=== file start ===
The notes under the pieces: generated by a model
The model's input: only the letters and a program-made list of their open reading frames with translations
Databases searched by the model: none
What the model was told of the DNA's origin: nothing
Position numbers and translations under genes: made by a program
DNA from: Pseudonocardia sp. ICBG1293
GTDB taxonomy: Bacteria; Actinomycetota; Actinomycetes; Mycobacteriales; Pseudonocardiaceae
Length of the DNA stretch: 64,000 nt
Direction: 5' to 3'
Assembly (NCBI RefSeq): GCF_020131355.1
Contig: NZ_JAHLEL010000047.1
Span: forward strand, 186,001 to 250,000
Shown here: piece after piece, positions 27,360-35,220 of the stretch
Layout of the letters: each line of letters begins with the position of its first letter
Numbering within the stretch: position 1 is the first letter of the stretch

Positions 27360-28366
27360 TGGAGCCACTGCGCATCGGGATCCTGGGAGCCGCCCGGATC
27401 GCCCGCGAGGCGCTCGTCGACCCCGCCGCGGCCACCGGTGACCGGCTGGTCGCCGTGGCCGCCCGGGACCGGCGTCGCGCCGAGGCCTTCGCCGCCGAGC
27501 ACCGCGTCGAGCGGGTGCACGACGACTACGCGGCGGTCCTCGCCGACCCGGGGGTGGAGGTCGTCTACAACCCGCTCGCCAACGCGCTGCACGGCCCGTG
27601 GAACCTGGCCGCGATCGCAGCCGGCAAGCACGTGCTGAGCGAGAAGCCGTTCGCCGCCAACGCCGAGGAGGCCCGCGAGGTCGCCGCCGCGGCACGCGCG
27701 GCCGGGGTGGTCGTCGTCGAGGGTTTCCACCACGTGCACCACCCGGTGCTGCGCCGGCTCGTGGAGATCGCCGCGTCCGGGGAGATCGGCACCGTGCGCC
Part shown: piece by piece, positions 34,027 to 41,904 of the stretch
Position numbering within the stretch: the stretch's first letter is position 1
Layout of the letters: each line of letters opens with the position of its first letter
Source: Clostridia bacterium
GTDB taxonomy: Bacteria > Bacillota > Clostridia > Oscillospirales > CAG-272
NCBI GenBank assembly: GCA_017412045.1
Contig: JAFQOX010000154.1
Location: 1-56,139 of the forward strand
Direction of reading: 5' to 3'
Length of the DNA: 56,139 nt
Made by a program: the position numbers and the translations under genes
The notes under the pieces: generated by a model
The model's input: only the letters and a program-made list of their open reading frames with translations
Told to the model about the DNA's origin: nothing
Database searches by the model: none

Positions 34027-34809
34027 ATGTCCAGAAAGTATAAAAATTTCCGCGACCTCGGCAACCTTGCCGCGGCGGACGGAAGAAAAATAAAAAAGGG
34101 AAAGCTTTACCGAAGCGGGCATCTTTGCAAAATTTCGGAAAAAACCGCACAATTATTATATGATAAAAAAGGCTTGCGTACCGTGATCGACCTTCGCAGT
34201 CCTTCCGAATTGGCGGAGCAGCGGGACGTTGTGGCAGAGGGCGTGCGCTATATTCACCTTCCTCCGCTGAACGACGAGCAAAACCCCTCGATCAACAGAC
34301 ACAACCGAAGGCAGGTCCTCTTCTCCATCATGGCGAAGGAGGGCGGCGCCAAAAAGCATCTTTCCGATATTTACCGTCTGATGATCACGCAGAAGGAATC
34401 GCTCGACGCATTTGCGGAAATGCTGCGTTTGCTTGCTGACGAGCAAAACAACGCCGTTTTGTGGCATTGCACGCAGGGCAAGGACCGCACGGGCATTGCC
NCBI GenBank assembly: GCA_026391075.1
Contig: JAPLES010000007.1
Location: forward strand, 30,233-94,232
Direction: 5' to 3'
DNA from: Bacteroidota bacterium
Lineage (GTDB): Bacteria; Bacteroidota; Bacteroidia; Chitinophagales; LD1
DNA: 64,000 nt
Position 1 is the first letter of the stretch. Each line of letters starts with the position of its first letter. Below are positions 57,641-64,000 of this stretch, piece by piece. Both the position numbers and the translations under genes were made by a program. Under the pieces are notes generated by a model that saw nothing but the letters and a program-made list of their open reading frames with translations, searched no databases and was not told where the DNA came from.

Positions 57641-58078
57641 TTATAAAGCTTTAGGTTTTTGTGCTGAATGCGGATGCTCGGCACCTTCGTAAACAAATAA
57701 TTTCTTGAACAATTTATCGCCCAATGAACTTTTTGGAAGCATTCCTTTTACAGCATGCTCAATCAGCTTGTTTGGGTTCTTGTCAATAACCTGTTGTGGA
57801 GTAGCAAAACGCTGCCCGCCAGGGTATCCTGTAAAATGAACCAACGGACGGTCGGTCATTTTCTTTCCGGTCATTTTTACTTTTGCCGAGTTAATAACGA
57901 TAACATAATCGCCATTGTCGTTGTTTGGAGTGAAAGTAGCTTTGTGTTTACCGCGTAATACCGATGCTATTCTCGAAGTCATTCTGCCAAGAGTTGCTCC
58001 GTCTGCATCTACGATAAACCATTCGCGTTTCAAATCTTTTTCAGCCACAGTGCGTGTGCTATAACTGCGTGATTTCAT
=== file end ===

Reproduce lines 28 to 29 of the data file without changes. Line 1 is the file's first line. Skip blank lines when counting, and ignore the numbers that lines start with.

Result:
Contig: JAFQOX010000154.1
Location: 1-56,139 of the forward strand